True stories of soldiers with Post-Traumatic Stress Disorder (PTSD)
As the nation thanks the soldiers, sailors, and airmen who took part in World War II, Panorama meets men who have served in more recent conflicts - and suffered severe psychological wounds - casualties of war whose injuries are serious and often disabling, but not immediately recognisable.
Sunday 17 July 2005
22:15 BST, BBC One
The programme asks whether the military authorities are still failing some of those whose service exposes them to trauma and to horrifying experiences, which leave them damaged and hurt. Panorama meets veterans, young and old, psychologically wounded by their military service, and talks to psychiatrists and others critical of the care and treatment that they receive.
Panorama goes on a journey back into his own history with a 40-year-old, former infantry officer, Robert Ryan. The programme follows his attempts, now, to deal with the traumatic effects of his service in Bosnia, over ten years ago, when he experienced the terrible aftermath of ethnic cleansing. The former soldier still confronts danger - running convoys through war-torn Iraq. But an email to the BBC sets Robert on a difficult mission - re-visiting memories of Bosnia that he has never managed to come to terms with.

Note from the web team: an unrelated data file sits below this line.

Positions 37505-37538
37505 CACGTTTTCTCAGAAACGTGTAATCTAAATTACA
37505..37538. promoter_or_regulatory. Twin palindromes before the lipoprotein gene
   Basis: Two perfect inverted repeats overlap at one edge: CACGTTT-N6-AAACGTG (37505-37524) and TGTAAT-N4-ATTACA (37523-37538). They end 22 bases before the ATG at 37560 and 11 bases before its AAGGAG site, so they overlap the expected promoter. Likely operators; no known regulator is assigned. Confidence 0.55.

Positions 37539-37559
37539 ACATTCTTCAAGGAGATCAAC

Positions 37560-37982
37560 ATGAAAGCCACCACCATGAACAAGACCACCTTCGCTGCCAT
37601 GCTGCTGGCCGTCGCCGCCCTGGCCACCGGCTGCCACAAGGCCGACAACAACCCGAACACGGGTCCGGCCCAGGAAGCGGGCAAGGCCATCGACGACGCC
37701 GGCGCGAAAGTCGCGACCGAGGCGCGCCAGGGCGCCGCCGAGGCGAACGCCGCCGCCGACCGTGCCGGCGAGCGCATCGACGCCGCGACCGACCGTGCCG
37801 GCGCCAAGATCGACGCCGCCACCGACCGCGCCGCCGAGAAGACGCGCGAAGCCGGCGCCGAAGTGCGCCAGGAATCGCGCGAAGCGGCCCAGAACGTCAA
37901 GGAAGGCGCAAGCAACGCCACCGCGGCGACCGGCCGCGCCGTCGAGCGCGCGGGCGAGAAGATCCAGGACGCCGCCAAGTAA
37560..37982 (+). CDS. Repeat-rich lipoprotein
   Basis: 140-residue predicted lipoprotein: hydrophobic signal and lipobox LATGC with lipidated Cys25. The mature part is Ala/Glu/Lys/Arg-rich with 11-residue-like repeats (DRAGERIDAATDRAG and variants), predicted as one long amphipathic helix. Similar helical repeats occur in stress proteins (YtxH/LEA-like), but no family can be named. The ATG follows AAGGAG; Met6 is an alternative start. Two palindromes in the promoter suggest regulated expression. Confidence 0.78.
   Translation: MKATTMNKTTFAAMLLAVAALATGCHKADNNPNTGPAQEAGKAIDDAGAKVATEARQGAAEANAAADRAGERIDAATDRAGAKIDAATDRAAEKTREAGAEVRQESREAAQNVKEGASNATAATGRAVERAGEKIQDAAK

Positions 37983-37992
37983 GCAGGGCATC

Panorama travels with him to meet his family, friends, and former Army colleagues- and learns, with him, about Post-Traumatic Stress Disorder - and what happens to men like him when the stress becomes too great.
Reporter: Vivian White
Producer: Huw Marks
Assistant Producer: Patrick Barrie
Researcher: Mora McLagan
Deputy Editors: Andrew Bell, Frank Simmonds
Editor: Mike Robinson